- Strain the leche flan batter before pouring into the molds to get a smooth custard.
- The size of the llanera I used was a medium sized (as described by Seafood City) and measures 5 ¾ inches by 3 ¾ inches. I filled the molds about 70% of the way up on each mold. If you use larger or smaller sized molds or adjust the amount of batter inside each mold, these changes will affect the timing for baking the leche flan.
- Bake the leche flan in a water bath in the oven. Baking in a water bath allows more moisture inside the oven while it’s cooking and gives you a creamier custard without the edges drying out and overcooking.
- Allow the leche flan to set before serving. Cool the leche flan on the counter, then fridge for at least an hour. Removing the leche flan from the mold before it finishes setting could give you a crumbly dessert. It’s best to let it set in the fridge and get firm before serving.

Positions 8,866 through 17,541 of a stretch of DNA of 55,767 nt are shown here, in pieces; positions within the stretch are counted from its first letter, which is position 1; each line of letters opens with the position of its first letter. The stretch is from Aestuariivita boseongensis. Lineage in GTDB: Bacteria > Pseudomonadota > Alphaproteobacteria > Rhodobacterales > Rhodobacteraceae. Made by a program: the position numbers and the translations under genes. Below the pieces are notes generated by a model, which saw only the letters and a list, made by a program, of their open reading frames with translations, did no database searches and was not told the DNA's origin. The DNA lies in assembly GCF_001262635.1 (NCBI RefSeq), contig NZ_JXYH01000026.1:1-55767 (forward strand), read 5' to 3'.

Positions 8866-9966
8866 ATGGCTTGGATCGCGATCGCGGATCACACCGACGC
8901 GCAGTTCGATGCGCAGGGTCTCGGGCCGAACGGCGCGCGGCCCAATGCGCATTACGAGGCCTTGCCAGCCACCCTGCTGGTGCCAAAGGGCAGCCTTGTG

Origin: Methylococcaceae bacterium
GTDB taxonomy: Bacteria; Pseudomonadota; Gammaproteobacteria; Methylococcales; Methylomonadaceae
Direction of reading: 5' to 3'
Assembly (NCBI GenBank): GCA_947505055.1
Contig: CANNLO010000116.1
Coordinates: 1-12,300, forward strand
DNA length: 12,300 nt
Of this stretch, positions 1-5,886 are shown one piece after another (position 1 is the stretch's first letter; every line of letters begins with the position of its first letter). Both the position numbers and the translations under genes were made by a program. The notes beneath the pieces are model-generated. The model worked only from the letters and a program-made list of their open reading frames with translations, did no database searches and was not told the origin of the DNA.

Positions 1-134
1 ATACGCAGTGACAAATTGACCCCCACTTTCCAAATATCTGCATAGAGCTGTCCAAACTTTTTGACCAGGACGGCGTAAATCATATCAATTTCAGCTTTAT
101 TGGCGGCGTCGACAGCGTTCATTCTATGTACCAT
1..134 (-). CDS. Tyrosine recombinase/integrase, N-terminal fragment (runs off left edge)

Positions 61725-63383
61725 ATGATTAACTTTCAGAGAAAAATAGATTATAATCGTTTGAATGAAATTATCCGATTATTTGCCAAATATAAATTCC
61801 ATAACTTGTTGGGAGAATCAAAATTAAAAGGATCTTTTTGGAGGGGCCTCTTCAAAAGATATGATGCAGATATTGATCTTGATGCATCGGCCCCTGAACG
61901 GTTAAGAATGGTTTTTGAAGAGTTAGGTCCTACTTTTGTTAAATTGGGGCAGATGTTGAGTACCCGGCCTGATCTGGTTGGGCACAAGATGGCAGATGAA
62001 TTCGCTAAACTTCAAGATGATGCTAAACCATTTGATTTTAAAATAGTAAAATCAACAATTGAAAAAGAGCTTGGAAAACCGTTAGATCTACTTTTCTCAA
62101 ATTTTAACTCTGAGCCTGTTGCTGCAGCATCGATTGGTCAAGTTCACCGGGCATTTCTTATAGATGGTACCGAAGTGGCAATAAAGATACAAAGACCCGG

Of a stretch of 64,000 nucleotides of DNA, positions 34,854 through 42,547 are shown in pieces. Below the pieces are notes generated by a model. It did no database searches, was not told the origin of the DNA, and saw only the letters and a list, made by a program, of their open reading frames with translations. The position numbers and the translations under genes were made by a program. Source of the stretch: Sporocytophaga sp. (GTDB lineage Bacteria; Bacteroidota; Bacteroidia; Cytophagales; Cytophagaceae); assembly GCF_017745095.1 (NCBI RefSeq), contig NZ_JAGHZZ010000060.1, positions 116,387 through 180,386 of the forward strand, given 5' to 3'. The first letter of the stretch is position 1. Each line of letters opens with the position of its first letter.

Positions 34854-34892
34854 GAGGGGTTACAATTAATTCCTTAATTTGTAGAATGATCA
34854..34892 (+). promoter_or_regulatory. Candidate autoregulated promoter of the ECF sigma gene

To serve the leche flan, remove it from the mold from the fridge and use a sharp knife to trace alongside the edge of the llanera to release the custard. Take your serving plate and turn it upside down and on top of the mold. Quickly turn the plate and mold upside down and carefully tap the mold to release the leche flan.
What is leche flan in English?
Leche flan translates to “milk custard” in English.
What will happen if leche flan is overcooked?
If leche flan is overcooked, the texture turns very rubbery and it begins to harden. To prevent overcooking, bake the leche flan in a water bath to add moisture into the oven and slow down the baking process.
What is the difference between Mexican flan and Filipino flan?
Mexican flan is sometimes known as flan Napolitino that often includes cream cheese as an ingredient, whereas leche flan adds egg yolks, condensed milk, and evaporated milk.
Classic Filipino Leche Flan (Smooth & rich custard w/ caramel topping)
- 50 g (4 tbsp) granulated white sugar
- 100 g (6 ) egg yolks
- 126.6 g (6 tbsp) sweetened condensed milk
- 176 g (¾ c) evaporated milk